Simple Steps to Reduce your Taxes when Investing


Sad to say it, but it is tax season again.  No, it is not time to file tax returns, but by the time that rolls around it will be too late to do anything to change one’s taxes.  This is the time to start taking steps to reduce your tax bill.  Before getting started, let me say emphatically that I am not an accountant and you should speak to one before doing anything.  This is just how I understand the tax rules and I could very well be wrong or there could be something special about your situation.

One often hears about the rich using “loop holes” to avoid taxes, as if there are some fancy mistakes in the laws that only some high-price accountant can find and exploit.  The fact is, most of these loop holes are written into the law on purpose, either because not doing so would not accurately affect income (sure, you made $1000 selling lemonade but the ingredients cost you $900, so you really only made $100) or as a way to drive behavior (buy an electric car and we’ll reduce your taxes).  To effectively reduce taxes requires one to take advantage of laws written for both of these aims.

In stock investing, the main way to ensure your investment income listed accurately reflects your true income is to recognize losses.  The ways to do this are:

1.  Make sure you account for any stocks, bonds, or other investments that have become worthless.  If you were a holder of bonds for a company that went bankrupt in 2010 it is likely that they have become worthless or you were paid pennies on the dollar for them.  Make sure this finds its way onto your tax returns.  Likewise, if you own shares of stock in a bankrupt company it is likely they are worthless.  If they are no longer trading, you may be able to simply write them off (check with an accountant on this).  If they are only selling for  a few pennies a share, even though it may cost $50 to do so, it would be worth selling the shares to close out the transaction and recognize the loss.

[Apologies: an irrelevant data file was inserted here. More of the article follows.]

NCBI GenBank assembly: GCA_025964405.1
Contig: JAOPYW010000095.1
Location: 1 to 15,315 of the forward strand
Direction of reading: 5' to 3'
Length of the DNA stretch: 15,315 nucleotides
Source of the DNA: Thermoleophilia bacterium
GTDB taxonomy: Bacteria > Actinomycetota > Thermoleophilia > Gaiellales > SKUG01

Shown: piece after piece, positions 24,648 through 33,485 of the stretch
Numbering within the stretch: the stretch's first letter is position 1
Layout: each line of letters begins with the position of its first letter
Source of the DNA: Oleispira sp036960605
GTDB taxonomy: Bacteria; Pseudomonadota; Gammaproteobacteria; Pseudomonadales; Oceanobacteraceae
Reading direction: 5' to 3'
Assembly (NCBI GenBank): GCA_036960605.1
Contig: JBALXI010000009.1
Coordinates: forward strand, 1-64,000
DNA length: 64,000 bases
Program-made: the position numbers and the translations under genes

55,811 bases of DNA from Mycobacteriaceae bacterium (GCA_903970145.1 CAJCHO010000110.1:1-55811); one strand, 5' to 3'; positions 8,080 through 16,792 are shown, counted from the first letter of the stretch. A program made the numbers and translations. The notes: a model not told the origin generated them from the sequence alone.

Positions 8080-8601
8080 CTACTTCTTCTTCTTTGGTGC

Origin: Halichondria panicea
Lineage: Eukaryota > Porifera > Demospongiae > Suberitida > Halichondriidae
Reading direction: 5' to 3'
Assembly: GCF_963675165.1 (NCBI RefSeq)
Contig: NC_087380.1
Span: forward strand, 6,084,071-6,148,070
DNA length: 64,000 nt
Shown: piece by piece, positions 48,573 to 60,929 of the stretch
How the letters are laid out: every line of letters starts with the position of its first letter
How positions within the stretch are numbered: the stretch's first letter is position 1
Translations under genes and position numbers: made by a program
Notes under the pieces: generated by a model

2.  Sell your losers.  A fundamental of any tax strategy is to recognize losses early and let winners ride.  This is why it is usually advantageous to pay property taxes in December, even though they are not due until later, to bring that expense into the earlier tax year.  Likewise with stocks it makes sense to sell stocks that have performed poorly and not lived up to expectations.  In general you can offset gains directly with losses and even offset some current income ($3000 per year last time I checked).  You can even carry the loss into future years to offset future gains (again, check with a CPA). 

Note that I would not advocate selling a stock purely to record a loss, or holding a stock that has gone up to delay recognizing the gain.  The movement of stocks is such that changes in price can quickly offset any gain on taxes.  I am just saying that it is good to go through your portfolio this time of year, find the dogs that will never recover, and clean house.

A note of caution here about a wash sale.  A wash sale occurs when you sell shares of a stock at a loss and then buy back shares of the same company within 30 days.  The same is true if you buy shares of stock in a company that you already own and then sell other shares at a loss within 30 days of the purchase.  If this is done you will not be able to deduct the loss from your taxes.  The rule is in place to prevent people from taking a loss in paper only since they did not really sell the stock.  Note that this does not prevent you from buying a stock and selling the shares that you bought within 30 days, or  selling a stock at a gain and then buying it back within 30 days.  It is only when you sell to recognize the loss for tax purposes but then end up holding essentially the same position you had that the rule applies.

The second way to plan for taxes is to take advantage of some of the laws designed to drive behavior.  In investing, these involve effectively using the tax advantaged accounts such as 401ks and IRAs.  These accounts were developed because the government wants people to save for their retirements.  Here are some things to consider: